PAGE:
How reliable are these Cayman S engines?
If properly maintained, will these engines reach 60k, 80k, 100k without many problems?
At 30,000 miles they are worthless. Email me for details on free disposal of your expired Caymans.
Porsche keeps Boxster and Cayman engines warehoused just in case there is a problem. I have heard that the joke among mechanics is that the Check Engine Light is really a Change Engine Light.
However, I wouldn't be too concerned. If properly maintained the engines will last for quite a while.
I don't think we have many 100K+ cayman engines around here. That being said, the cayman engine is relatively basic for a Porsche. VarioCam has been around for a while in the 997, and obviously Porsche has been making boxer engines for quite some time now So, assuming you dont beat and abuse the car, change the oil regularly (not at the Porsche 20K spec) it should last a long time.
Hmmm... maybe I'm just used to my "Honda" engines in my Acura's... each lasted well over 100K miles -- factory/dealer maintained. I hope to keep my Cayman 2.7 for an equal lenght of time...
So, how much does one Track Day take out of the engine. side note; I just did a track day at Thunderhill with 3800 miles on the car.. and on the way home, I got 30+ mpg instead of the 28 I've been getting.. what's up with that? Other driving is generally pretty mellow (with due respect for LEO's).
I surely am thinking of oil changes at 10K (vs 20K )...
If you properly maintain it, it will last forever.
Originally Posted by samwY
2007 Speed Yellow Cayman GT 2.7 (retired)
2008 Guards Red Cayman GT 3.4 (retired)
2012 Carrara White Cayman R (retired)
Originally Posted by gfspencer
I've read that the running joke was for early boxsters, which engine blocks had lokasil coating issues, resulting in block porosity. Although Porsche knew about the problem, they continued to use the engine blocks with sleeving (a fix) but the sleeving failed and several came back.
Subsequently, the issue got fixed and the Caymans do not share this issue, neither do the 987 Boxsters.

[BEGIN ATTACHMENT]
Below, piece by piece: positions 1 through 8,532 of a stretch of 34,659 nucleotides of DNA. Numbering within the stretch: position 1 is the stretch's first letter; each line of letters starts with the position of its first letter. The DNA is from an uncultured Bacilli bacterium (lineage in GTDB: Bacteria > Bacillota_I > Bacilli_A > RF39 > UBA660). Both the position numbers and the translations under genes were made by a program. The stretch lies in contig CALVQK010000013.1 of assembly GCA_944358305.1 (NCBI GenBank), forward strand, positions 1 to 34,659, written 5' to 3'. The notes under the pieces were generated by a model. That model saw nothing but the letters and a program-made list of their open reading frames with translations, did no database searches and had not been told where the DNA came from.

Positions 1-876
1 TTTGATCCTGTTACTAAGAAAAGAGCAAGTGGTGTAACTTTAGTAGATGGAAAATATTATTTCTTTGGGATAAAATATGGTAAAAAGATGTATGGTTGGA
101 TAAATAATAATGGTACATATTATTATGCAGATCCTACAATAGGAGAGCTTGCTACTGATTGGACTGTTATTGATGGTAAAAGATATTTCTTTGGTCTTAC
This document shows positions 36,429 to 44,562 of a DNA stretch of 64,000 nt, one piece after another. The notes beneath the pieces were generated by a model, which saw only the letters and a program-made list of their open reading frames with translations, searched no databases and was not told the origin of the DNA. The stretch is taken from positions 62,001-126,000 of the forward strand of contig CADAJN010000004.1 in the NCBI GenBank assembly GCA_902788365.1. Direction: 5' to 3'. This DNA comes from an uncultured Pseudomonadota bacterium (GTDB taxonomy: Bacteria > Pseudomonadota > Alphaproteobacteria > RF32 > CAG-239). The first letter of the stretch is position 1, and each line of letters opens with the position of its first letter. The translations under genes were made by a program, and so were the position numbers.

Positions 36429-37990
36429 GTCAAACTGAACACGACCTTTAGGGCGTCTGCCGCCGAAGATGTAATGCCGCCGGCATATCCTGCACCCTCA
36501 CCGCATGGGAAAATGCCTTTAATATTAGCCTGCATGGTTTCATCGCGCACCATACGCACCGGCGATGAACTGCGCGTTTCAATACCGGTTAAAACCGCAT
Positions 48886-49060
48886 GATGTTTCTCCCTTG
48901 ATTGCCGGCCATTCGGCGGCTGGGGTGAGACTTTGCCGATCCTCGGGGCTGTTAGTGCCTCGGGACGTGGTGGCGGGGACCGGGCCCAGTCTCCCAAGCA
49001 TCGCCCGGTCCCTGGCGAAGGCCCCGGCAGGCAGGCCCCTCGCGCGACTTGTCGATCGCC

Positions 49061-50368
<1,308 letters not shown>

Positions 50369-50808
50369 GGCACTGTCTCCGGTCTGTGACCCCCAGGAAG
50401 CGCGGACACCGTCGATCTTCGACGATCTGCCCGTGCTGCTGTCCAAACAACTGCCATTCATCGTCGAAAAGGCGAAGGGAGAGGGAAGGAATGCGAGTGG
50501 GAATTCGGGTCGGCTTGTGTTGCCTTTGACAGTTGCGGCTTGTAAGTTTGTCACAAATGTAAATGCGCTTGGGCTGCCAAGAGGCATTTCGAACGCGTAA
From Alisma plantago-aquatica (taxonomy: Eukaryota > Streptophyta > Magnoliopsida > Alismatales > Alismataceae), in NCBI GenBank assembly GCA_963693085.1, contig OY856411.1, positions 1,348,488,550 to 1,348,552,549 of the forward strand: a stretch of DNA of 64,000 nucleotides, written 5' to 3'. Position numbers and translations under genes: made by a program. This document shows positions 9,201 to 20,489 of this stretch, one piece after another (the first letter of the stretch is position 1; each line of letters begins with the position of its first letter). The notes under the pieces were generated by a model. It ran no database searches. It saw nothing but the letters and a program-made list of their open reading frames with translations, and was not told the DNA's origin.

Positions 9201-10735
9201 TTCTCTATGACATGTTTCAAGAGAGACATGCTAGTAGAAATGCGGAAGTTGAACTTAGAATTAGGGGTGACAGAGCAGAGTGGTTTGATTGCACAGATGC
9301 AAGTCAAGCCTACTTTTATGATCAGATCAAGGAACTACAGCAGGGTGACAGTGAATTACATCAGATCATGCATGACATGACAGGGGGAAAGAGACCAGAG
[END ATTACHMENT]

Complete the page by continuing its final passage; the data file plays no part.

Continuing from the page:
I just sold my 2000 996 (with the same/similar 3.4 engine) with 104,900 miles on it. It was rock solid and never had any problems (I bought it new). It was my daily driver and I tracked it quite a bit too. It still had the original clutch.
I'd say pretty reliable...
I saw a 80,000 mile Cayman for sale before..although the autotrader link is no longer available.
It depends how you treat and maintain your car... track it and your results will be very different I suspect....
I'm the guy you want to buy a used car from.... not quite the little old lady from Pasadena.... but I take care not to abuse them
In June I sold my '63 356SC with 306,000 + miles on it for $20,000....Compression was 165 on all 4 cylinders....engine probably has another 150K in it if treated properly. I changed oil every 3500 miles, never raced it...daily driver
I have seen plenty of Porsches with well over 100K, and have heard of more than one 911 with 300K+ on the clock. Most have had a little bit of work, but not all, and they all continue to run very well. I expect the same reliability from the Cayman. I could be wrong, but I am under the impression that Porsche is known for building particularly stout motors.
Elaborate on this opinion, please. I am curious why you believe that.
Originally Posted by RichP
Cayman S – A Six Cylinder Symphony